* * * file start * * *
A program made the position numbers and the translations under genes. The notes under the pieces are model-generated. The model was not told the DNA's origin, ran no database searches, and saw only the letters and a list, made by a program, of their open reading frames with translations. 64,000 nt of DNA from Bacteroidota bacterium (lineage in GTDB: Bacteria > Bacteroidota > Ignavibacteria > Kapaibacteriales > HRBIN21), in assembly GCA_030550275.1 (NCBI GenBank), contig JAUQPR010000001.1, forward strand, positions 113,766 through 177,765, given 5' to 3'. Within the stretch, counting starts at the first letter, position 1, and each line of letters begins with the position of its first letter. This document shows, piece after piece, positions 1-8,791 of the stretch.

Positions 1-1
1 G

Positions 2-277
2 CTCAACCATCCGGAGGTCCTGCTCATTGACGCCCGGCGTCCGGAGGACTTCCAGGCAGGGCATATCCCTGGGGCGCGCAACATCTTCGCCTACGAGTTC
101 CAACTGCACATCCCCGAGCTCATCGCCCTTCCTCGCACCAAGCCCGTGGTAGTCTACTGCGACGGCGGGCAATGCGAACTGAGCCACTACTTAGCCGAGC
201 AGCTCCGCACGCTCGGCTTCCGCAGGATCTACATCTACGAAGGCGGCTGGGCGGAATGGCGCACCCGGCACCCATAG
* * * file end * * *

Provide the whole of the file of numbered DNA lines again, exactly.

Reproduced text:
A program made the position numbers and the translations under genes. The notes under the pieces are model-generated. The model was not told the DNA's origin, ran no database searches, and saw only the letters and a list, made by a program, of their open reading frames with translations. 64,000 nt of DNA from Bacteroidota bacterium (lineage in GTDB: Bacteria > Bacteroidota > Ignavibacteria > Kapaibacteriales > HRBIN21), in assembly GCA_030550275.1 (NCBI GenBank), contig JAUQPR010000001.1, forward strand, positions 113,766 through 177,765, given 5' to 3'. Within the stretch, counting starts at the first letter, position 1, and each line of letters begins with the position of its first letter. This document shows, piece after piece, positions 1-8,791 of the stretch.

Positions 1-1
1 G

Positions 2-277
2 CTCAACCATCCGGAGGTCCTGCTCATTGACGCCCGGCGTCCGGAGGACTTCCAGGCAGGGCATATCCCTGGGGCGCGCAACATCTTCGCCTACGAGTTC
101 CAACTGCACATCCCCGAGCTCATCGCCCTTCCTCGCACCAAGCCCGTGGTAGTCTACTGCGACGGCGGGCAATGCGAACTGAGCCACTACTTAGCCGAGC
201 AGCTCCGCACGCTCGGCTTCCGCAGGATCTACATCTACGAAGGCGGCTGGGCGGAATGGCGCACCCGGCACCCATAG